Farmers Market Celebrates 33 Years
From Issue: Volume XXI - Number 13
By Carin Merritt
The first of six Harbor Area Farmers Markets, which were established on July 4, 1980, opened in downtown Long Beach. Open to the public Thursday, Friday and Sunday in three separate locations of Long Beach, farmers display their organic, seasonal produce along with a variety of hot, homemade foods.
SE LONG BEACH farmers market
As a society, we are becoming more aware of the food we allow into our home and onto our tables. The effects of what is eaten play a way larger role in the health and lifespan of humans than anyone can imagine. While control of the choice of by-products in our food seems to be slipping away from the individual citizen, Long Beach has implemented ways to take it back, one in the form of farmers markets.
Farmers markets are nothing new to this region. For over 60 years, from 1913-1973, Long Beach had a running farmers market before the Certified Farmers Markets were established.
A large implementation of supermarkets and their convenience methods superseded local markets resulting in a hiatus of farmers markets from 1973 until 1980. Market manager since 1989, Dale C. Whitney, says “the need for these markets rose in the concern for two disparate groups: the urban poor and the small family farmer.”
The governor of California, Jerry Brown, took a great step forward in 1977 by establishing a law for such markets. Through many concessions to the agribusiness and supermarket industries, a standard market law was established in California.
These laws, says Whitney, “provided an adequate and financially satisfying marketing arena for local farmers.” Even more, they provide a much greater opportunity for local citizens to support their community and obtain complete awareness of where their food is coming from.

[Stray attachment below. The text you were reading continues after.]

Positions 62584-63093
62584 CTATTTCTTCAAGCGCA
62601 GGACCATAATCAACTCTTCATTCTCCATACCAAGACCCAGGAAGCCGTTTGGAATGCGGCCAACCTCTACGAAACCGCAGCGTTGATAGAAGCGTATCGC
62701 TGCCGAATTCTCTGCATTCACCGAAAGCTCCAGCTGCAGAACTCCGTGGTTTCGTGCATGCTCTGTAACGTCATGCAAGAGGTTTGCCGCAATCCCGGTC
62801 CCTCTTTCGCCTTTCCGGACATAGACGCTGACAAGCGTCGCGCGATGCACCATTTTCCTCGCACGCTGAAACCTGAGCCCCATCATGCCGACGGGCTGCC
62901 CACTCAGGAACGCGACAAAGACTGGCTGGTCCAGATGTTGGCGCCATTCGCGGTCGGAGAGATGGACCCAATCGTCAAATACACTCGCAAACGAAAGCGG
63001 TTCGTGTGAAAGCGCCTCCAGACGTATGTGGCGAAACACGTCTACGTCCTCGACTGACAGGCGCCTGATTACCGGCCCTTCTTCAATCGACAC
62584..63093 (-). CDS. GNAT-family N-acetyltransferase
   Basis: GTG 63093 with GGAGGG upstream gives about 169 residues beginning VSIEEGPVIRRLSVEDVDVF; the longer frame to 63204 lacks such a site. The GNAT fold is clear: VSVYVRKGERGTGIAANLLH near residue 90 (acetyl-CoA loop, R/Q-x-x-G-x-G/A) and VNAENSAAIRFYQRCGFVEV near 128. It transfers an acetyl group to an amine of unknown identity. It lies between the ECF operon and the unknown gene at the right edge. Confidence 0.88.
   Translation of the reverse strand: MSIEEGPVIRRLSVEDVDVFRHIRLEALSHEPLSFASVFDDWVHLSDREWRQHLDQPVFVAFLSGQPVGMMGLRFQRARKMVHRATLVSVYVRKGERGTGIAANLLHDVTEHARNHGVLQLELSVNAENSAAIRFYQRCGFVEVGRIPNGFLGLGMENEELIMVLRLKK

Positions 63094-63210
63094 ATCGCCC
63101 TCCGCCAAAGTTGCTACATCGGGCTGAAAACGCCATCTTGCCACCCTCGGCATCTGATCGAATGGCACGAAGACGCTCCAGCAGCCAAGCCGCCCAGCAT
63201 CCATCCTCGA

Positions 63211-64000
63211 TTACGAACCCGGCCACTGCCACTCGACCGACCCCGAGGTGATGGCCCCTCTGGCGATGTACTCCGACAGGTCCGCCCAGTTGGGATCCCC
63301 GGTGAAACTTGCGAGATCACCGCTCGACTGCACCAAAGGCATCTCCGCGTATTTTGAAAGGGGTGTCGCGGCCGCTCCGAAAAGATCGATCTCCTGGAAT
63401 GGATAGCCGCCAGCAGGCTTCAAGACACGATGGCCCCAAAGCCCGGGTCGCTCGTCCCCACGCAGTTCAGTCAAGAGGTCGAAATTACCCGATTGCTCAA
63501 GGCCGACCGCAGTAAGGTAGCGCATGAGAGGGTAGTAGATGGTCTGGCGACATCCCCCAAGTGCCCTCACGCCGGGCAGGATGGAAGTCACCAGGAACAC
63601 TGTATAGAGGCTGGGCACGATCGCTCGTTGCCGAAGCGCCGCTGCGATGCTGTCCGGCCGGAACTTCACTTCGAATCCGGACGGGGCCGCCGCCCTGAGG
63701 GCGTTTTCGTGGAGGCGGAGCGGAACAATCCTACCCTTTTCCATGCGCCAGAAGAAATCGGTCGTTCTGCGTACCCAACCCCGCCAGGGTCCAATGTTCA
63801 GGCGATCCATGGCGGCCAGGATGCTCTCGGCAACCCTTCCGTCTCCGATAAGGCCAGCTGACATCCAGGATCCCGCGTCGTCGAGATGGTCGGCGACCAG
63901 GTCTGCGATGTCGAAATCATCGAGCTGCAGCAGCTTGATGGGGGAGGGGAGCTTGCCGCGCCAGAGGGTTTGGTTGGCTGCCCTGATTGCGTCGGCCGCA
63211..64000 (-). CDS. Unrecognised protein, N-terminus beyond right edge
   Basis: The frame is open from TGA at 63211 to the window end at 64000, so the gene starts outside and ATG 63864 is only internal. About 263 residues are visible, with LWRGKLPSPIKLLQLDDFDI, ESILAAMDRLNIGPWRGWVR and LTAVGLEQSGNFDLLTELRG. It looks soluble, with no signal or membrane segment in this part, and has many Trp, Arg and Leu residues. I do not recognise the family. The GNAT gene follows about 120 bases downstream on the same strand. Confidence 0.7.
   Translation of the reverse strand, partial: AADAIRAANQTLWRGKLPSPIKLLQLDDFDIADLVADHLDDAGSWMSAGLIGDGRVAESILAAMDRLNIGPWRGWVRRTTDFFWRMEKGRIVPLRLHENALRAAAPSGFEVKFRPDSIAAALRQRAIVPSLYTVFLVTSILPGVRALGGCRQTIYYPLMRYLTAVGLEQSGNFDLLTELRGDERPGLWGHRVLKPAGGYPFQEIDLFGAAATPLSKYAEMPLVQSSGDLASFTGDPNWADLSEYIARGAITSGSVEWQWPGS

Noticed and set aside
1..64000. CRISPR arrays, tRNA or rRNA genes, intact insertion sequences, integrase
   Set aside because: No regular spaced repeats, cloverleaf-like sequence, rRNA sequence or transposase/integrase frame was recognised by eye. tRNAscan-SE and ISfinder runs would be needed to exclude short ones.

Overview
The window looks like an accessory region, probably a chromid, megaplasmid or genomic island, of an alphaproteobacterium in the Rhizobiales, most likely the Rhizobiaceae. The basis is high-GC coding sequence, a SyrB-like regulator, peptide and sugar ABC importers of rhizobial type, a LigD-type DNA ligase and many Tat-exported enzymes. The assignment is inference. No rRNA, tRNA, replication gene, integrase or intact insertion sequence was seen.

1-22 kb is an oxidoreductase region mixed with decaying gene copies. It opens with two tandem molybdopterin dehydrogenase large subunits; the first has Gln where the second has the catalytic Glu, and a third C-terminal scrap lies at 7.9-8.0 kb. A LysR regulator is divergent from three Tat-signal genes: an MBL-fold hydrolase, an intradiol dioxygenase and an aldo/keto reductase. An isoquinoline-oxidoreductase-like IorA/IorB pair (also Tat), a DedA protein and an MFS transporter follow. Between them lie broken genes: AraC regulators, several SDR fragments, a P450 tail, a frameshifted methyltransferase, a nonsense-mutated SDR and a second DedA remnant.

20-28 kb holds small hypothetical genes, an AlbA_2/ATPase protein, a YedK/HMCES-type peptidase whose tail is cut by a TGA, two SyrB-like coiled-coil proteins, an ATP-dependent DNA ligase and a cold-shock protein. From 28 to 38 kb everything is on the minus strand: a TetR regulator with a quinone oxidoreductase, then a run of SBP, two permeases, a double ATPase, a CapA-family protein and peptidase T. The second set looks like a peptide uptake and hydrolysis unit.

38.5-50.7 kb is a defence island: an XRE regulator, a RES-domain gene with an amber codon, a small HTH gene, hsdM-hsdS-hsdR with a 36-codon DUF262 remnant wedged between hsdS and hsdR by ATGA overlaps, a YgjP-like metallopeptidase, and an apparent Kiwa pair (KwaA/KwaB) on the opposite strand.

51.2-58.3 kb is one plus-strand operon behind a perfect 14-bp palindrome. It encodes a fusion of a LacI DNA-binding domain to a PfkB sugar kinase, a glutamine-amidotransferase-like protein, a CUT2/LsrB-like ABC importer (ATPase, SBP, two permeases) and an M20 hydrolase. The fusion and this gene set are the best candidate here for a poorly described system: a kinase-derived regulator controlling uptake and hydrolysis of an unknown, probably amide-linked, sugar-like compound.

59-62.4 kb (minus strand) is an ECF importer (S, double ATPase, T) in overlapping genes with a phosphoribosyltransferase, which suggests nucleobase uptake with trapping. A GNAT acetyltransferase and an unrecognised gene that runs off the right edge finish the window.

One rule for these markets is that the person growing and producing must be the one to deliver and sell. This is beneficial because it gives customers the chance to directly ask the grower exactly how and where things were grown and the multiple uses of each product being sold.
The phrase genetically modified organisms (GMO), essentially means that products such as chemicals and proteins, unnatural to produce, are being added for a variety of reasons. These reasons are only beneficial for the profit of supermarket sellers, who coax shoppers into spending because the fruit is unnaturally larger and brighter and often genetically engineered to grow in times when they are typically out of season.
In turn, the same chemicals are now being put into the bodies of the consumer, and with little long term research of their negative effects, the outcome is potentially dangerous. Recent studies on the pre-onset of puberty, now showing in children as young as six, are speculated to be a result in the consumption of such foods.
The beauty of the Harbor Area Farmers Markets is the guarantee that the produce being sold does not contain GMOs. Along with the opportunity to stand face to face with the local growers, the highlighting of seasonal and local products allows buying organically at more affordable prices.
For every dollar spent at the farmers market, 62 cents is reinvested in the local economy. Compare that with every 25 cents at the local supermarkets. Only 16 percent of every dollar spent at the grocery stores is returned to the farmer.
All Harbor Area Farmers Markets are open year round except for most major holidays and remain open, rain or shine. Various meats and fish are also available throughout the market week, including grass-fed bison, fresh-caught seafood and sustainably raised chicken meats and eggs.
The uptown Long Beach market is open Thursday from 3-6:30 p.m. on 4600 Atlantic Ave. Downtown Long Beach offers a market on Friday from 10 a.m. to 4 p.m. at 5400 Promenade North in City Place. Sunday’s market is in Southeast Long Beach at Marina Dr. and 2nd St. from 9 a.m. to 2 p.m.
There are other associated market locations on different days located in Huntington Beach, Cerritos and South Gate. To check schedules, view recipes and receive more information visit www.goodveg.org or call 1-866-GOOD-VEG.